Murray-Darling Basin dams, catchments nearly full

Water flowing into South Australia has hit a six-year high at 53 gigalitres a day, as a report reveals full storage and wet conditions across the Murray-Darling Basin.

Water flowing into South Australia has hit a six-year high at 53 gigalitres a day. A report has revealed full storage and wet conditions across the Murray-Darling Basin.

The Murray-Darling Basin Authority’s (MDBA) Murray River annual outlook, released yesterday, showed southern basin storages are at unusually high levels for this time of year, with the Hume Dam sitting at 95 per cent capacity.

The Dartmouth Dam has recorded 97 per cent capacity. The Menindee Lakes are at 115 per cent capacity and Lake Victoria is at 62 per cent.

The MDBA said the storage had been bolstered by healthy flows entering the Murray River from the Murrumbidgee, Goulburn rivers, and other Victorian tributaries.

“The primary purpose of both the Dartmouth and Hume Dams is to store water to meet irrigation and other entitlements. That’s our focus,” MDBA executive director of river management Andrew Reynolds said.

He said irrigators and environmental water entitlement holders were in a good position to receive full entitlements this season. The MDBA was set up to manage the risk of shortfalls.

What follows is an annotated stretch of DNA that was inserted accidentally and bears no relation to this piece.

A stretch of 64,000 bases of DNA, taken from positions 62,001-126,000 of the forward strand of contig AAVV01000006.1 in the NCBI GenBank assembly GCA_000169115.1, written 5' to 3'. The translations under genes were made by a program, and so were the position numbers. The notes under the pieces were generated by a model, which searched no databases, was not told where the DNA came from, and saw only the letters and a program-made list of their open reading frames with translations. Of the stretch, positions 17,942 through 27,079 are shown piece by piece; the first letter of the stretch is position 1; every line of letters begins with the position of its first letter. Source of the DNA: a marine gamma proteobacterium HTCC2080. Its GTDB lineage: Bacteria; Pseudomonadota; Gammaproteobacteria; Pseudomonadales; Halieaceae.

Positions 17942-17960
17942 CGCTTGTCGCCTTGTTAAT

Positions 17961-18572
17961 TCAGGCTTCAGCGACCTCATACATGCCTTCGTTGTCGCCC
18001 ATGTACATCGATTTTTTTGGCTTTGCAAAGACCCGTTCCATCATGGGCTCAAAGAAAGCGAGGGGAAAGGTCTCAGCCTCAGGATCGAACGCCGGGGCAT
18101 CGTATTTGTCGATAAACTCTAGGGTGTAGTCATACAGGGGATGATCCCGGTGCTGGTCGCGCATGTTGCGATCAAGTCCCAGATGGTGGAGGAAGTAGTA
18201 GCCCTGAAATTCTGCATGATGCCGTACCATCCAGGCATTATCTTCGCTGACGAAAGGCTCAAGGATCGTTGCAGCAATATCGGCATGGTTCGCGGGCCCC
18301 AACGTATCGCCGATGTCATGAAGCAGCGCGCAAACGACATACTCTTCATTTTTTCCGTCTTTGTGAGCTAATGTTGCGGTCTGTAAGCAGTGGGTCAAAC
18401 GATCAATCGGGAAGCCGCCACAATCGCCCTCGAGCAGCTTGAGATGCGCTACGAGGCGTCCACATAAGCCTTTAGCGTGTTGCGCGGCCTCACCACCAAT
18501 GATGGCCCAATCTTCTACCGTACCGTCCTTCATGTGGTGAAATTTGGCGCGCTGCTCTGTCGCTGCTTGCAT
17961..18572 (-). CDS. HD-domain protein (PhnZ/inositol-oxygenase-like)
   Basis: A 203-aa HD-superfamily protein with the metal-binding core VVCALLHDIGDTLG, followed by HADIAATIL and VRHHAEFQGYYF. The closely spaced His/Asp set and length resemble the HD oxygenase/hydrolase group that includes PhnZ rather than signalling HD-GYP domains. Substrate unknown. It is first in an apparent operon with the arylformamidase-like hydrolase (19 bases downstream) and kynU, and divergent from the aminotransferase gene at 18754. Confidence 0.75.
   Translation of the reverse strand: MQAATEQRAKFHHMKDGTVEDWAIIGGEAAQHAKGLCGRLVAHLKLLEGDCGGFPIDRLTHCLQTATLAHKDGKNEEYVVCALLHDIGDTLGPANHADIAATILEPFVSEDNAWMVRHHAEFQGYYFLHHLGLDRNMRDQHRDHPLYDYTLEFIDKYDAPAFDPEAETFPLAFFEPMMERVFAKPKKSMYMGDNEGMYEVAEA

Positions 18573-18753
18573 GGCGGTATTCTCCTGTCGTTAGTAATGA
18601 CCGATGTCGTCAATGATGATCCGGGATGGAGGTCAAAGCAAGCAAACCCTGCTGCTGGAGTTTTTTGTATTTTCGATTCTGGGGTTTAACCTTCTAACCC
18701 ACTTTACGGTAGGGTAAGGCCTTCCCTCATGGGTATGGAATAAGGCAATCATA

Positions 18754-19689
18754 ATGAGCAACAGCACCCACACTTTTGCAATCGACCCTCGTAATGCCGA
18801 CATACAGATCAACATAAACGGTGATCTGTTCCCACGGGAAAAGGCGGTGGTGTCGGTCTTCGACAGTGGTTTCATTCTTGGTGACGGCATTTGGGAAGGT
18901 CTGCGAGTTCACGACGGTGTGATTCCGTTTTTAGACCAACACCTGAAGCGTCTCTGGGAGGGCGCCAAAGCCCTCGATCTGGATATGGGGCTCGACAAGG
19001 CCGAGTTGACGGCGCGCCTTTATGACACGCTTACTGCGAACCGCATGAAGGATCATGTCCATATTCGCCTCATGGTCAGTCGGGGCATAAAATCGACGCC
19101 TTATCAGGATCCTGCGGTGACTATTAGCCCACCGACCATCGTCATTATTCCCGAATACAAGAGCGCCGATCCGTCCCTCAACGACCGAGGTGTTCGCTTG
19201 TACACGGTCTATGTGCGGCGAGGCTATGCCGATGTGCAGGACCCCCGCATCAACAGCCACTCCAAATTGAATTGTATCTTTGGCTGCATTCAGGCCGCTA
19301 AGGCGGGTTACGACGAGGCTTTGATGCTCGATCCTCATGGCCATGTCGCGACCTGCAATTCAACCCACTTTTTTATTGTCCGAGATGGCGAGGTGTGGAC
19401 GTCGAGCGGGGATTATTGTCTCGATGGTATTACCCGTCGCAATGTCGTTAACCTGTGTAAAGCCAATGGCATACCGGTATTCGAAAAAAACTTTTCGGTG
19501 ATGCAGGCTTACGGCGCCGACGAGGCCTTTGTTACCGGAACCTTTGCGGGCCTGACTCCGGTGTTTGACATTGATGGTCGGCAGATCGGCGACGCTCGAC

“If we get a sudden hot period of weather and a spike in demands, it can be a bit harder for us to manage, but we’ll work closely with the Bureau of Meteorology to adapt to the season ahead,” he said.

Caution urged for river users

At the South Australian border, Murray River flows have reached 53 gigalitres of water daily for the first time in six years. It has prompted one river council with low-lying areas to issue a formal warning.

Mid Murray Mayor Dave Burgess said river users and property owners in the district are encouraged to be wary of faster currents, higher water levels and submerged debris.

“We don’t expect to reach flood risk levels. However, based on current forecasts, we’re encouraging property owners and residents to take precautions just in case,” he said.

When flows reach above 60GL a day at the SA-Victoria border, low-lying areas and flood plains become inundated. Flood advice is issued to shack areas between Cadell and Mannum.

Even bigger flows into Murray-Darling Basin on the way

Heavy rains in the upper parts of the Murray and Murrumbidgee catchment last weekend totalled 150 millimetres in some areas. As a result, South Australia’s flow levels are yet to peak.

The MDBA has commenced airspace management releases from the Dartmouth and Hume Dams and big releases from Burrinjuck Dam in the Murrumbidgee system.

Department for Environment and Water manager of water delivery Chrissie Bloss said peak flows were still four to six weeks away.

“It’s too early to forecast what those peaks might look like. We know flows will be high for some months in the Riverland,” she said.

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